This operational amplifier comprises one input 52 connected to an output electrode 53 of a corresponding detector 29. This electrode supplies detection pulses. The other input 54 of the operational amplifier 51 is connected to a reference potential. As in the preceding connection, integration capacitors 55, 56, 57 connected in parallel between the input 52 of the operational amplifier 51 and the output 58 of this amplifier may be respectively selected by circuit breakers 59, 60, 61 controlled by signals originating from the output 18b of the computer and applied to an input 14b. The predetermined choice of one of these capacitors makes it possible to fix the maximum quantity of the charges of the integrator circuit. This integrator circuit also comprises, as in the preceding connection, resetting means represented by circuit breakers respectively connected to the integration capacitors and a circuit breaker 62 whose opening or closing is controlled by signals originating from the output 18a of the computer and which are applied to an input 14a. This input is one of the control inputs 14a of the unit or sub-unit of the integrator-amplifier circuits. As previously, the circuit breakers 59, 60, 61 make it possible to fix the various integration periods described earlier. The other integrator-amplifier circuits are identical to those just described. The output 63 of the integrator-amplifier 50 forms an output common to the unit 20 or to a sub-unit of the outputs of the integrator-amplifier circuits. It is connected to the input 42 of the corresponding analog to digital converter 21.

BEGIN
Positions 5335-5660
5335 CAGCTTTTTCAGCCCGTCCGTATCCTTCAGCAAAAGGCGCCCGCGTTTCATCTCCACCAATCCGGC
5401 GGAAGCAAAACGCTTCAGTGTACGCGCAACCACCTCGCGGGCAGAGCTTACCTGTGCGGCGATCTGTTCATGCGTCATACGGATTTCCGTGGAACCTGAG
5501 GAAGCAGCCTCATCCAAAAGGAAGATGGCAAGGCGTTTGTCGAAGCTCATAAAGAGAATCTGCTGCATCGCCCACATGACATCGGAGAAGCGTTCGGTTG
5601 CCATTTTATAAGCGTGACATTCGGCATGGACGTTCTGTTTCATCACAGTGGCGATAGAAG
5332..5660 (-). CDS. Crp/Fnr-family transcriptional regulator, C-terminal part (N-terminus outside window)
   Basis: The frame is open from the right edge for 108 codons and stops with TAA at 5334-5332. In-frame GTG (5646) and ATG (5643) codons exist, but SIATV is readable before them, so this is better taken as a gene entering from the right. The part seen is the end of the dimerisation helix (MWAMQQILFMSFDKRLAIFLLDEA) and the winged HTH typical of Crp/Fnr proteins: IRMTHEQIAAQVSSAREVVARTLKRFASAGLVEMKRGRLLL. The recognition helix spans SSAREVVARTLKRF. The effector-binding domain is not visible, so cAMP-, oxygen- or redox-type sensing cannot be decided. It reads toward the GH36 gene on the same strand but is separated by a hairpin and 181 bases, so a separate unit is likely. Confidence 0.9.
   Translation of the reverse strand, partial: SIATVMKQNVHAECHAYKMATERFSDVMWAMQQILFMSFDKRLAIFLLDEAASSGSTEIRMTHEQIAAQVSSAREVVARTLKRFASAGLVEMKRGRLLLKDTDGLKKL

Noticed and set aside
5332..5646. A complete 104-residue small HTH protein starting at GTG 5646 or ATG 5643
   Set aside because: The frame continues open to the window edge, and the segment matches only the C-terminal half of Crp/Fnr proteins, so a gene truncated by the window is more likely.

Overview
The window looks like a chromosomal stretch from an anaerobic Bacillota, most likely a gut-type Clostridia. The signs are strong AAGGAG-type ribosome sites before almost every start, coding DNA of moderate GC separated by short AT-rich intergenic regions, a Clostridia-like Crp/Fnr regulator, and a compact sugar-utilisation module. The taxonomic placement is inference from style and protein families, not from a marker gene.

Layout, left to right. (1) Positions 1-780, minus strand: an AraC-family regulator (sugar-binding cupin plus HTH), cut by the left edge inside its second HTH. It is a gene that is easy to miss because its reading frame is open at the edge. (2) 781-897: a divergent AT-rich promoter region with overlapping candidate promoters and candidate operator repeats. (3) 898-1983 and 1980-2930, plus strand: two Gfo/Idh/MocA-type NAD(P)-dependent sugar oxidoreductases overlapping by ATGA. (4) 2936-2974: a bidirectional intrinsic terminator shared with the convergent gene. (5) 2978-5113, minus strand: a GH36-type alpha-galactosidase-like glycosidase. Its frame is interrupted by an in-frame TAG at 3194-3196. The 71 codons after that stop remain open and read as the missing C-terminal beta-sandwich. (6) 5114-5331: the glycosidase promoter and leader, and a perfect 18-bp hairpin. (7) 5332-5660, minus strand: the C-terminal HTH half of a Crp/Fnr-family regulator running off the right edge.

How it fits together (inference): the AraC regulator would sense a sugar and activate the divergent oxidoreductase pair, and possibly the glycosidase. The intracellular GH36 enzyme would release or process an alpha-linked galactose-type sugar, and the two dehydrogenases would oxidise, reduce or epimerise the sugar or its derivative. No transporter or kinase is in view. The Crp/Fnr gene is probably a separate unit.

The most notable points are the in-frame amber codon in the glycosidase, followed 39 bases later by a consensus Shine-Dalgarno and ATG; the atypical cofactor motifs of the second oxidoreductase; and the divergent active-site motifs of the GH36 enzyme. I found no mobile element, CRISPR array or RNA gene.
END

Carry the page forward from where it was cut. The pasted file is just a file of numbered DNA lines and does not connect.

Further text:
In this embodiment, each integrator-amplifier circuit supplies correction and measurement pulses, such as those described above. These pulses mentioned here do not make it possible to take into account the temperature drifts of the bar 10 of measuring detectors. It is therefore useful in this embodiment to connect the bar 10 of measuring detectors (the bar of compensation detectors being absent) to numerical temperature indication means 65 (FIG. 1). These temperature indication means are situated close to the bar 10 of measuring detectors. These numerical means 65 supply on one output a digital signal representative of the value of the temperature in the proximity of the bar 10 of measuring detectors. This output is connected to one input of the computer 15. In this case, the memory of the computer comprises calibration tables making it possible to determine for each temperature the current drifts of the measuring detectors. The computer then carries out in a known way a correction calculation of the actual numerical values of measurements already recorded in the memory and corresponding to the measurement of the energy of the pulses originating from the object. The temperature measurement makes it possible to improve precision of the actual recorded values.